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Scars On 45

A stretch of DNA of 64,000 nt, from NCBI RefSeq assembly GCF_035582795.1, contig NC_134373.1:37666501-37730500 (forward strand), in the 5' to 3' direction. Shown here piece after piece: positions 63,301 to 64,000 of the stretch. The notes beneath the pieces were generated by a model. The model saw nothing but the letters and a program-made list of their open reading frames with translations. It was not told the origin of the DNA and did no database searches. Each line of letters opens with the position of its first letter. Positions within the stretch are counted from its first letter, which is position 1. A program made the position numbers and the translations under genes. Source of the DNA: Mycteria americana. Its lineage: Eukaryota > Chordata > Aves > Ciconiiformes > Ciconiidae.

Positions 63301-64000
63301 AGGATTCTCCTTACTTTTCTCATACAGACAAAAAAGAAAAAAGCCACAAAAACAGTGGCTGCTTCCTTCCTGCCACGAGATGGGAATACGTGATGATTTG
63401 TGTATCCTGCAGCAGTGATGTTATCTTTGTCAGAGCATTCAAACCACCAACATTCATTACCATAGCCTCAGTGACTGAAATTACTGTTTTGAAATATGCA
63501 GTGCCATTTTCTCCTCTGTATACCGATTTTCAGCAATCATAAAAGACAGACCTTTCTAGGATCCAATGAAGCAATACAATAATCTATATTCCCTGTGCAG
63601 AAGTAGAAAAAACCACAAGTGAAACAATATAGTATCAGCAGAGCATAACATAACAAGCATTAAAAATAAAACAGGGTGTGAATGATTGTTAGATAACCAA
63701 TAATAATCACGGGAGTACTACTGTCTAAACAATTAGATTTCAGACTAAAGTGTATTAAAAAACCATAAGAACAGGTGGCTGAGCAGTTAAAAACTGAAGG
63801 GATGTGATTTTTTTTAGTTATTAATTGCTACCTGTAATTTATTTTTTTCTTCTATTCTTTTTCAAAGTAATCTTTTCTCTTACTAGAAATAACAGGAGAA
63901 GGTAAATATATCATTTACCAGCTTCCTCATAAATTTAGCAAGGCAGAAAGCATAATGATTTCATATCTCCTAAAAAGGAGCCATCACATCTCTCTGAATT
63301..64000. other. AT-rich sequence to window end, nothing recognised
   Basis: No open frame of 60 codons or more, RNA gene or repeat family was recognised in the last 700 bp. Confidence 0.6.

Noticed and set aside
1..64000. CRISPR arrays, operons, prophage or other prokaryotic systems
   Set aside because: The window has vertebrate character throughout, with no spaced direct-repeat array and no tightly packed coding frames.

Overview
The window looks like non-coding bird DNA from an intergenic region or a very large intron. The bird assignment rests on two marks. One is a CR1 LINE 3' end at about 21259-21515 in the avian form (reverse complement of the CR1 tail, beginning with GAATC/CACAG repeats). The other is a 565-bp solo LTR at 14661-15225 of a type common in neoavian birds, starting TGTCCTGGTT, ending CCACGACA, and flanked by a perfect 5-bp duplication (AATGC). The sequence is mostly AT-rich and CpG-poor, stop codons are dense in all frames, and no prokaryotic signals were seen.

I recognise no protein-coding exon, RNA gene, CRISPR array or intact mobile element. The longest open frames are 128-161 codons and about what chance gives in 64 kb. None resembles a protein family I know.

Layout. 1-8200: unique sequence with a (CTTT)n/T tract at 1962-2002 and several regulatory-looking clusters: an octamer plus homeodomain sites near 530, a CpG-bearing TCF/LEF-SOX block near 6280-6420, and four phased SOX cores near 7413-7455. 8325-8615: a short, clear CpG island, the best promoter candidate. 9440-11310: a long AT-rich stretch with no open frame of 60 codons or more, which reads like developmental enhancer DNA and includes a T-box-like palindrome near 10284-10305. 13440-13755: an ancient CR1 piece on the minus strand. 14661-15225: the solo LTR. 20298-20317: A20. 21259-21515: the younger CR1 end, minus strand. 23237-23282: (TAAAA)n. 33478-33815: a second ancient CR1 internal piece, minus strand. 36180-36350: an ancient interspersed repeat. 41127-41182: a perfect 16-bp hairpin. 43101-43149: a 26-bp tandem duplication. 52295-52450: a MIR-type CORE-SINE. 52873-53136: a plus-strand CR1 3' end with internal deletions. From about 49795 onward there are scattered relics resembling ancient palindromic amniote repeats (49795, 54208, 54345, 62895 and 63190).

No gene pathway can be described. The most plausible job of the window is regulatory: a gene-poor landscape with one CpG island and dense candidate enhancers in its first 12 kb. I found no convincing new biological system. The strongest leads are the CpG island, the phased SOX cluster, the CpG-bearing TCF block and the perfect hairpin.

Making music was the furthest thing from Scars on 45 co-founder Danny’s mind until the professional soccer player for England’s Hatsfield Town F.C. broke his foot at 21 and his world came crashing down. “I was in limbo, without knowing what to do with myself,” he says. It wasn’t the first time that fate would intervene in the band’s formation. Danny put down the soccer ball and picked up for his father’s guitar. “I’m quite an obsessive person. I became kind of addicted,” he says. “I used to lock myself away and try to write songs and try to record on four-track recorder.” Those early years led to the formation of Scars on 45, a quintet from Leeds, England, that combines the gentle melodic intensity of Snow Patrol or Keane but features the added allure of co-ed vocals. Highlights on the group’s self-titled, 11-song debut include the gracefully propulsive “Heart on Fire,” on which Danny and Aimee play out a couple’s anguished conversation, and the lilting, yet melancholic, “Give Me Something,” as Danny longs for some sign--any sign--that there’s a reason for him to believe in a lasting love. But that’s getting ahead of the story. After teaching himself guitar, Danny and one of his football buddies, Stu, began playing together in various bands. “We were awful,” Danny laughs, but “we were always passionate about it and had this belief that we’d probably make it some day.” Soon keyboardist Nova joined the pair and the trio began recording demos and playing live around Leeds. This is where Oasis’ Noel Gallagher and country legend Emmylou Harris come in. “A friend of ours who was drumming for Noel asked us if we wanted to meet him,” Danny recalls. “He said, ‘This is Danny and Stu they’re in a band.’ Noel said, ‘What’s your band’s name?’ and we said, ‘We don’t really have one.’ Noel said, ‘A band without a name? What kind of fucking band is that?’ and walked off.” Indeed. On search for a name, the nascent group ultimately picked Scars on 45, taken from a radio interview that Danny heard with Harris, in which she recalled her father telling her as a young girl that she better not get any “scars on his 45s” as she played them. The trio became the axis of the band, with other members coming and going. “We must have been through at least 500 members,” Danny says. And then, amid the revolving door, the second serendipitous event occurred that firmly set Scars On 45 on its path. Danny wrote a song that required a female voice. Out of the blue, Nova heard his friend Aimee singing along with the radio to The Cure’s “Friday I’m in Love.” Although she wasn’t a performer and had never sung in public, he was struck by her innocent, sweet voice. She ultimately, joined the band, ditching plans to travel around the world with a friend for two years. “I just started singing along when Nova rushed in seeming really shocked,” Aimee recalls. “I thought his dad had a heart attack or something! He made me stand there in his living room and sing another song to him which was the scariest thing ever at the time. At first I wouldn’t do it but he wouldn't shut up so I just put my tea down, shut my eyes and sang ‘Rhiannon’ by Fleetwood Mac just to stop him pestering me. Danny recorded me on one of the songs and it just seemed to work. The next thing I knew I was in the band. When I told my family and friends they were saying, ‘but you can't sing, can you?’” Then began a series of joys, heartbreaks and near misses. The band, now expanded to a quintet with the addition of drummer, Chris, placed songs on A&E’s since-cancelled series, “The Cleaner,” and came close to signing with a major label only to see the deal fall apart at the last moment. Then came the moment they had been waiting for: “CSI: New York” selected the group’s song, “Dutiful and Wild,” for an extended closing scene. The music caught the attention of noted music supervisor, Alexandra Patsavas, who signed the band to her Atlantic Records-distributed label, Chop Shop Records. The band members… recorded the self-produced “Scars on 45” on their own, first starting in “Fawlty Towers,” as Danny and Stu called their crumbling apartment, and then moving to the basement of a church that a friend has purchased to convert into apartments. “He let the congregation live there for awhile, so there was this little rock and roll band recording in the basement and we had a lot of praying going on next door,” Danny recalls. “They were lovely people.” Although enjoyable, the studio is “the work part,” Danny says. As the band continues its tour of the U.S., following its first American shows at South X Southwest last March, the fun comes in playing live. “When people listen and react to one of your songs, there’s no better feeling,” Danny concludes. “When you see someone else enjoy it, there’s not really anything bad about that at all.”

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